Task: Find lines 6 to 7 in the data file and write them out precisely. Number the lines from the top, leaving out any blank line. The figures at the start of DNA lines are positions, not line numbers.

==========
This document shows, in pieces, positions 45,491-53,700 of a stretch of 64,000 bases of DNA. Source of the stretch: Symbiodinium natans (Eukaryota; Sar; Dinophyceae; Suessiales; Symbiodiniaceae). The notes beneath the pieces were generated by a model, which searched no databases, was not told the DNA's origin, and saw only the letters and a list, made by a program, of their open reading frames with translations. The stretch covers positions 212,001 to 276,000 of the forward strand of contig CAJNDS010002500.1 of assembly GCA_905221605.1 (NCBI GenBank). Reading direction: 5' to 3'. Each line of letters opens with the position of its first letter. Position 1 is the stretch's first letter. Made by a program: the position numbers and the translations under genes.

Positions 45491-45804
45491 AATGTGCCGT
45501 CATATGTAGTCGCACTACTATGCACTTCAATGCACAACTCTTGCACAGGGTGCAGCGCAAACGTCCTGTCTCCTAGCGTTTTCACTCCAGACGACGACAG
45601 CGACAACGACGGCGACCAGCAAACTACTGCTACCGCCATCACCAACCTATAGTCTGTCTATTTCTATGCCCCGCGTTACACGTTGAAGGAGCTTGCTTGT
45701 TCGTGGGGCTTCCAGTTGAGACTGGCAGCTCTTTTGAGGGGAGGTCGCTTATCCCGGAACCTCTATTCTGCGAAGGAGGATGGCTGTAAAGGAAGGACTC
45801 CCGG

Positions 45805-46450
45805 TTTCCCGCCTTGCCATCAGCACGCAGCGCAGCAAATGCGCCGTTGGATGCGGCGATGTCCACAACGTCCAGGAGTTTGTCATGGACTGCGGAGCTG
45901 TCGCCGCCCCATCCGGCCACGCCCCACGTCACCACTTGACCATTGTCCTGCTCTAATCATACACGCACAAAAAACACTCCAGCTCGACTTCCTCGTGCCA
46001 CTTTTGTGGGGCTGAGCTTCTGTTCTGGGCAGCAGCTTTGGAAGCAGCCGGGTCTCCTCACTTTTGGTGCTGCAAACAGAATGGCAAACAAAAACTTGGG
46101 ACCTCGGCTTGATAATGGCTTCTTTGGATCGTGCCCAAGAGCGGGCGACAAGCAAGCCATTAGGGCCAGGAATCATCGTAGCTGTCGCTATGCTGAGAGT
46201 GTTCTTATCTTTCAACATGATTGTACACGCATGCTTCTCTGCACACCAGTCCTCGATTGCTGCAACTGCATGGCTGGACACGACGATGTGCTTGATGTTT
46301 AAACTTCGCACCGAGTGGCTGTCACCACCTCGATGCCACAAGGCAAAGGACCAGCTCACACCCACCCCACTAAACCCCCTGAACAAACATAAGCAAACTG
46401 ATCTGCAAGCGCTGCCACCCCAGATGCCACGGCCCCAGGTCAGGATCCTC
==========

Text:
45701 TCGTGGGGCTTCCAGTTGAGACTGGCAGCTCTTTTGAGGGGAGGTCGCTTATCCCGGAACCTCTATTCTGCGAAGGAGGATGGCTGTAAAGGAAGGACTC
45801 CCGG